Kobe is known for its unique scenery, which brings the ocean, city and mountains together; the best vantage points are from one of several public parks around the bay area. Take in the unbroken views of the area’s distinctive buildings, including Kobe Port Tower, the Kobe Maritime Museum and the local hotels, quite charming at night as well. Kobe is not just known for its sweeping nightscapes overlooking the city, but night views of the mountain from the bay area too.
One recommended viewing spot is Port Island Kita Park, which is conveniently located only a 15 minute journey on train and foot from Sannomiya (the central station of Kobe) on the Port Island Line. The red Kobe Great Bridge has a pedestrian footbridge: perfect for a seaside stroll. To the west spans the 864 meter Poaishiosai Park waterfront, which offers a different angle on the spectacle.
Kobe’s geographical features
Enjoy the view and local water
Known as a port city, Kobe is strongly associated with the ocean, but it’s also in close proximity to the mountains. With its summit at 931 meters, Mt. Rokko lies only 7km from the coast; the city of Kobe is nestled on the steep terrain which lies between. Since the port opened in 1868 for international trade, its rare geographical features have fascinated sailors from around the world. Docking at Kobe harbour gives the impression of being surrounded by mountains.
Visiting sailors have also been known to praise its drinking water. International ships harbouring in Kobe always load their tanks with Kobe’s water. It’s said that the water from Kobe stays fresh, even after crossing the equator. The layers of granite rock under Mt. Rokko filter the water, infusing it with antioxidants and great mineral balance. Athletes also enjoy it for its abundance in oxygen.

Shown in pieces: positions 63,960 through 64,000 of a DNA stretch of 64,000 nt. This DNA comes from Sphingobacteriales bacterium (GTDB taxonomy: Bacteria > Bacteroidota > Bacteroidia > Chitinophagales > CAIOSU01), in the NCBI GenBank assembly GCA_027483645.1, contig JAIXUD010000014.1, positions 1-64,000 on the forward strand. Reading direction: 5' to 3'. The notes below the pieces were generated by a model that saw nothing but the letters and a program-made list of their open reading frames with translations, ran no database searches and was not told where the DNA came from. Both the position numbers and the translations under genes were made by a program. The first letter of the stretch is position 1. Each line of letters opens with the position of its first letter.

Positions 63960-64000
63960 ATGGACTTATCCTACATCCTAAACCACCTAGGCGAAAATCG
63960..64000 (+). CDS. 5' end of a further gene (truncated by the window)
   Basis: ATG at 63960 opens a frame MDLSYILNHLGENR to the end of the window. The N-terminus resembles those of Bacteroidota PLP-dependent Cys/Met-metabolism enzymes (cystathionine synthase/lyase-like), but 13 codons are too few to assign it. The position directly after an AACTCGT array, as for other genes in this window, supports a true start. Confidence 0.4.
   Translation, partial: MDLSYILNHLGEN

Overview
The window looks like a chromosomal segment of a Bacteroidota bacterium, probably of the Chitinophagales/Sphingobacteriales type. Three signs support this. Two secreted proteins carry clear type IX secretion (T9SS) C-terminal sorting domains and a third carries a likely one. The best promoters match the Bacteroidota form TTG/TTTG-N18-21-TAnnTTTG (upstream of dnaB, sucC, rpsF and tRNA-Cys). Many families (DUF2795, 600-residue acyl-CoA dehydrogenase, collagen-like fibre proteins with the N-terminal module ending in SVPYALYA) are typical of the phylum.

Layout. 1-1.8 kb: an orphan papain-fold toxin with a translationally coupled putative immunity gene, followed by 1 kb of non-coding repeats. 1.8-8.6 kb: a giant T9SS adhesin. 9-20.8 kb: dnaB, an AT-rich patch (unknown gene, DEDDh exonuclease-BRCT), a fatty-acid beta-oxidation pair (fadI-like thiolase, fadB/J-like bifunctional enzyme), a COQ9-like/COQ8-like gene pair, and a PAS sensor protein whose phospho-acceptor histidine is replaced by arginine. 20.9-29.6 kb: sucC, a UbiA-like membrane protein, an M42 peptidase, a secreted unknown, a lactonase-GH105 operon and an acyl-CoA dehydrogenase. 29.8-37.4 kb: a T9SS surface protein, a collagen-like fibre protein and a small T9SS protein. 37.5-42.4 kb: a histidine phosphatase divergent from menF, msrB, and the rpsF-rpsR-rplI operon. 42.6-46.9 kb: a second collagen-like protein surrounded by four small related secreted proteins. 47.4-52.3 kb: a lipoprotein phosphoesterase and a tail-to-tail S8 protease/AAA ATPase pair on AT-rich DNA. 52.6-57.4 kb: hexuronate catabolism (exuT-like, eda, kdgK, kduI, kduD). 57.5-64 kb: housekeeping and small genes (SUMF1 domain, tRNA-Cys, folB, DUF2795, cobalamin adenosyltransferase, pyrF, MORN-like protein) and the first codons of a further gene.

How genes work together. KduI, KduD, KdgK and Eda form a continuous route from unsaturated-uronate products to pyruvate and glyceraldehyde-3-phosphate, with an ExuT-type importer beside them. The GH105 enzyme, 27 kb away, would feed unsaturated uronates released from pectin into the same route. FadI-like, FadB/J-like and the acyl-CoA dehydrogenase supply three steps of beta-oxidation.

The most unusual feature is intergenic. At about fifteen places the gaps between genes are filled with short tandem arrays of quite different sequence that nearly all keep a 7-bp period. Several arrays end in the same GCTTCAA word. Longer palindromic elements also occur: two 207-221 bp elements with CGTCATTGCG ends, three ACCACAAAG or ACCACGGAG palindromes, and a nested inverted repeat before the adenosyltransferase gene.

A great spot to relax
Visitors can find Kobe Harbourland and Meriken Park within walking distance of the city centre. Harbourland is the biggest complex in Kobe, with a shopping mall, cinema and restaurants, while Meriken Park offers spacious open areas with lawns, benches, and the Port of Kobe Earthquake Memorial Park. Here you’ll find part of the remains of the Meriken wharf quay wall (approximately 60m) and photographic panels detailing the subsequent restoration following the 1995 Great Hanshin Earthquake, the second-worst earthquake in the 20th century which devastated the city. Escape the crowds and enjoy the quiet at this seaside spot.